We are spending hundred of hours in front of our monitors. When we do so, more often than not, we are spending time with our browser. Being efficient with how you use your browser can mean saving time, avoiding frustration and being more productive. I use Chrome desktop browser. I am sharing my 4 tips to make Chrome browser productive for everyday use:
- Pin tabs
- Search tabs
- Previous tabs
- Bookmark tabs
Chrome allows you to pin a tab. When you pin a tab, the tab gets pinned at the start of tab bar. I use pin tabs to pin my email tab, calendar tab, Google Drive tab and my to-do list app. Once you pin a tab, the tab remained pinned whenever you re-launch Chrome browser. Before I was using pin tab, I had to hunt for email and calendar tabs in 100+ open tabs. Now by pinning tabs, they always appear at a fixed slot and are easier to find. Additionally, you may also discipline yourself to open only one instance of pinned tab. E.g. with pinned tabs, I now have a single tab for email, single tab for calendar and so on. This further reduces clutter and avoids duplicate tabs. One additional benefit of pinning tabs is that if you click on any link from any of the pinned tab, you know where the link would open. It would be the first tab after all your pinned tabs! I highly recommend using ‘pin tab’ functionality,. You would see a remarkable improvement in your tab navigation experience.
To pin a tab, right click on the tab, and you would see the option to pin the tab.
Early this year, Chrome launched search tabs functionality. If you are like me and have 100s of tabs open at any time, you can use Search tabs functionality to find open of the open tabs. You can also use this feature to close un-wanted tabs by clicking the cross sign against a given entry.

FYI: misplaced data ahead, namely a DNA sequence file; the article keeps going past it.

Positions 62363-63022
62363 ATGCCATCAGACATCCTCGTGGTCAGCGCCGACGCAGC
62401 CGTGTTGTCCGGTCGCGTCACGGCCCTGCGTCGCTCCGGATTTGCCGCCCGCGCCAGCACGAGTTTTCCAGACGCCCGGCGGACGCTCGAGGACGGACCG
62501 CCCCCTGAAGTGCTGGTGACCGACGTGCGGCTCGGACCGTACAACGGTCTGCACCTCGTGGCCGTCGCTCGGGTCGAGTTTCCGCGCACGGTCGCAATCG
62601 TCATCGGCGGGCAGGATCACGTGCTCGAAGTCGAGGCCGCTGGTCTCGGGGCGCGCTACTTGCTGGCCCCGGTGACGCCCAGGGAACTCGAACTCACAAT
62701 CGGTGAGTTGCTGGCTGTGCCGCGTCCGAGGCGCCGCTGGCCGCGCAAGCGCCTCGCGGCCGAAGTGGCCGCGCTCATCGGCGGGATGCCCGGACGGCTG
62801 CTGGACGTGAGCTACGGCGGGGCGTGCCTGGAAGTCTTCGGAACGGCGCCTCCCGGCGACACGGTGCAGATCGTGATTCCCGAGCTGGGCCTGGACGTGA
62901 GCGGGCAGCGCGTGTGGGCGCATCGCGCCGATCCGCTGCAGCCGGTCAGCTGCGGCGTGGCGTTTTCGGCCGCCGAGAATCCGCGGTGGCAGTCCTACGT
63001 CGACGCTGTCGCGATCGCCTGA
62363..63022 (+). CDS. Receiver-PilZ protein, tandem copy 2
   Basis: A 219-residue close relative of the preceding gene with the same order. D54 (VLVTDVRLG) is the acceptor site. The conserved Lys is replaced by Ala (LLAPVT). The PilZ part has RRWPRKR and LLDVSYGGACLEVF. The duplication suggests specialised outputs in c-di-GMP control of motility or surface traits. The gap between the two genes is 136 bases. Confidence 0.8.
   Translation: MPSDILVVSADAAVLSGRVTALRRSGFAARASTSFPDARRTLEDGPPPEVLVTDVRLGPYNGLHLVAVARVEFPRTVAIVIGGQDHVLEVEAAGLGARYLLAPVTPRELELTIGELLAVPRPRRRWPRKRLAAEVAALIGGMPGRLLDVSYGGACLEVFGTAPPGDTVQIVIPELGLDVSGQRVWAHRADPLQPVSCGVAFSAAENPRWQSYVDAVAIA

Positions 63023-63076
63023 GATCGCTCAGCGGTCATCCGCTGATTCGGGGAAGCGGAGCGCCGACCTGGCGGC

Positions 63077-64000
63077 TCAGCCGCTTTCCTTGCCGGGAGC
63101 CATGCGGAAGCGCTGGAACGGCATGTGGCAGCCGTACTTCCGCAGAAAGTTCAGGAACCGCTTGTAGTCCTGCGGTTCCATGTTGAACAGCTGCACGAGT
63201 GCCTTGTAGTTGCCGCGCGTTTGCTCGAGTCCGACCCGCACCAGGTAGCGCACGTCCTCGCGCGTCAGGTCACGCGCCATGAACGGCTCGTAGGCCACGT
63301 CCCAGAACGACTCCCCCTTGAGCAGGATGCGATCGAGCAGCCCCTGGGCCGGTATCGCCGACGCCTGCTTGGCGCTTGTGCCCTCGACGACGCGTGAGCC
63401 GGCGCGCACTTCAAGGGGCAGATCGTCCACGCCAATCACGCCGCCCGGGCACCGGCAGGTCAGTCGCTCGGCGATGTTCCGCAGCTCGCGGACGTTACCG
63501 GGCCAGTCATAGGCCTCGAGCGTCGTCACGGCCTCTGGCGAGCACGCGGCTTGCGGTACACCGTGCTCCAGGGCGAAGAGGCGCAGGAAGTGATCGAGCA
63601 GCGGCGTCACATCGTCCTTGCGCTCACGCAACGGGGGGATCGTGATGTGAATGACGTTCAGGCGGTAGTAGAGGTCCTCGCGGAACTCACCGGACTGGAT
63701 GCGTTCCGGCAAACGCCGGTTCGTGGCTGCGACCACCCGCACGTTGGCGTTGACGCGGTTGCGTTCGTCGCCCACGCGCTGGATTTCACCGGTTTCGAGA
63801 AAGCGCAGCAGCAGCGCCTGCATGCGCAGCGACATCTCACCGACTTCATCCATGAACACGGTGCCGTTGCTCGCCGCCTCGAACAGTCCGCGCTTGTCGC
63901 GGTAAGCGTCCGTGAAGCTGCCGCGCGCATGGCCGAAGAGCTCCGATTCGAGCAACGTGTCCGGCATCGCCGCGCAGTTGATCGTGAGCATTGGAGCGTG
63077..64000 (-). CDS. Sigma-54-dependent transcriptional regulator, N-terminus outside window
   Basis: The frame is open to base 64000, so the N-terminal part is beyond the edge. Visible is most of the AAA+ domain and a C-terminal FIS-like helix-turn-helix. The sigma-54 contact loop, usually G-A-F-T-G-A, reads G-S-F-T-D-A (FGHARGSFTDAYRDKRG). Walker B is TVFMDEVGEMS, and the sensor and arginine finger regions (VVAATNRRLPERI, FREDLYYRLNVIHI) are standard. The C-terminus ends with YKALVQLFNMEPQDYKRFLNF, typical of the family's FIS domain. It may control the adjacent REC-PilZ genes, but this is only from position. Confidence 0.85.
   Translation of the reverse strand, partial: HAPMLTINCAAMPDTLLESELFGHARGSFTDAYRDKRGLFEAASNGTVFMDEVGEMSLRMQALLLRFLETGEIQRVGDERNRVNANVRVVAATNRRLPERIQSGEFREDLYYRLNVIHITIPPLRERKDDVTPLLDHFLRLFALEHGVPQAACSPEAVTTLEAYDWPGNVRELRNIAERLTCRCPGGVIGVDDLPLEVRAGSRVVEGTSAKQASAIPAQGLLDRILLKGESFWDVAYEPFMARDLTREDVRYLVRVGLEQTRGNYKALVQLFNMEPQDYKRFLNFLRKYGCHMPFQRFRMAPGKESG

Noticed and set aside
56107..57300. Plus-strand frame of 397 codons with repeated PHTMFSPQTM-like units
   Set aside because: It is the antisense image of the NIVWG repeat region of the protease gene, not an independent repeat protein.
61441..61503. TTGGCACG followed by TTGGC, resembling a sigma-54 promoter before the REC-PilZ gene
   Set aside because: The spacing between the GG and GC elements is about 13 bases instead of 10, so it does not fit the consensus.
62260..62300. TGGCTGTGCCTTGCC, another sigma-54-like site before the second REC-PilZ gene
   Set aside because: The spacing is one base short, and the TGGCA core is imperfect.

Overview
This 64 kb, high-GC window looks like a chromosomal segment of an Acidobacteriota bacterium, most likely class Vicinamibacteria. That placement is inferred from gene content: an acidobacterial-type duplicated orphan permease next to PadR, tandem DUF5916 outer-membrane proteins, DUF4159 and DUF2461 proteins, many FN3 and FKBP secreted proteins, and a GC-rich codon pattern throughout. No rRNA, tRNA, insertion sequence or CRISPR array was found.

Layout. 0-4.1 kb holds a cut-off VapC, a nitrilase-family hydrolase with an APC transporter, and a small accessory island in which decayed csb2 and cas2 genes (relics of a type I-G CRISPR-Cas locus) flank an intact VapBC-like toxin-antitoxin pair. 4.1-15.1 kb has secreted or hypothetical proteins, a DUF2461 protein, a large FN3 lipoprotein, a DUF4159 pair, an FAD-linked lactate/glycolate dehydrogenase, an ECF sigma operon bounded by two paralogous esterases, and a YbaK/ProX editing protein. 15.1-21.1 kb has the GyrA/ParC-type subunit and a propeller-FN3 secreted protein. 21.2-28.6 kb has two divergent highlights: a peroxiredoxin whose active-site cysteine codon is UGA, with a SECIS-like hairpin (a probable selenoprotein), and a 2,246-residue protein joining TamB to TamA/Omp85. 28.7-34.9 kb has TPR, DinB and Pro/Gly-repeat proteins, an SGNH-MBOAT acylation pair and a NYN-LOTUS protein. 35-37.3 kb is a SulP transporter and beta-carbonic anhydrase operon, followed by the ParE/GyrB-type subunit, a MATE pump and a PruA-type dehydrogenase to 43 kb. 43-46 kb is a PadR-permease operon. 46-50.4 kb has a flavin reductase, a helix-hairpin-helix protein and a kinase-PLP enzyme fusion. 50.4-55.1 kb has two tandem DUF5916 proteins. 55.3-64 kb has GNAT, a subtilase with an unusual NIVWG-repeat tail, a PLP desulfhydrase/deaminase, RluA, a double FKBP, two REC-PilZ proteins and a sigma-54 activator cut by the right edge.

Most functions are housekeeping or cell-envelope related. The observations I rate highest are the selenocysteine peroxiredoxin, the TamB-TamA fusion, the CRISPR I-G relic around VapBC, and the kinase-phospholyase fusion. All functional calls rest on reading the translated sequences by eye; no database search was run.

On mac you can launch Search tabs by hitting, Command + A + Shift button or by just clicking on the down arrow from the top right location
I also find ‘Switch to this tab’ functionality pretty handy. We often end up opening multiple tabs of same sites. Switch to this tab prompts you to switch to an already opened tab of the site rather than opening a duplicate tab.
When working, I repeatedly find my self toggling between two tabs. For example, it could be toggling between between a sheet and a deck or a deck or email or Google Search tab or doc. Previous tab functionality allows you to easily toggle between two tabs. This is not a native functionality in Chrome. You can use a nifty Chrome extension call ‘Previous Tabs’ for this functionality. You can also configure your preferred shortcut keys for jumping between tabs.
Chrome has had bookmark tab functionality since ages. This year in addition to ‘Add to Bookmark’, Chrome has also added a new functionality called ‘Add to Reading List’. However I much prefer a Chrome extension called Pocket to bookmark a tab to read later. Before calling it a day, I go through open tabs and find articles that I can move to Pocket and close them from my desktop browser. Pocket has an Android and an iOS app. It also has a text to speech feature which enables you to listen to the article when one the go. I find it is much better to read article through Pocket rather than keeping them opened ‘forever’ on my desktop browser.
If you haven’t tried these features, do try them out on Chrome Browser or on your favourite browser. As compared to before, these tips have brought a lot of sanity to my daily work. If you find these useful or have a question or have any of your tip to share, please do leave a comment below.